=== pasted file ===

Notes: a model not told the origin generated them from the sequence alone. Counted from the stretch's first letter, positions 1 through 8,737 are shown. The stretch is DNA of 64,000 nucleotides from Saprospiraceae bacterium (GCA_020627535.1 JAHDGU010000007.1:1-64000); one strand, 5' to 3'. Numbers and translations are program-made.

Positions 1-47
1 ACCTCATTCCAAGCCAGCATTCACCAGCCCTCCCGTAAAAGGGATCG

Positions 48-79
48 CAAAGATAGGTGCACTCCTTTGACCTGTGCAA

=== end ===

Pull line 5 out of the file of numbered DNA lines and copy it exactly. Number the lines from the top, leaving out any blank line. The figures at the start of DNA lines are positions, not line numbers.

48 CAAAGATAGGTGCACTCCTTTGACCTGTGCAA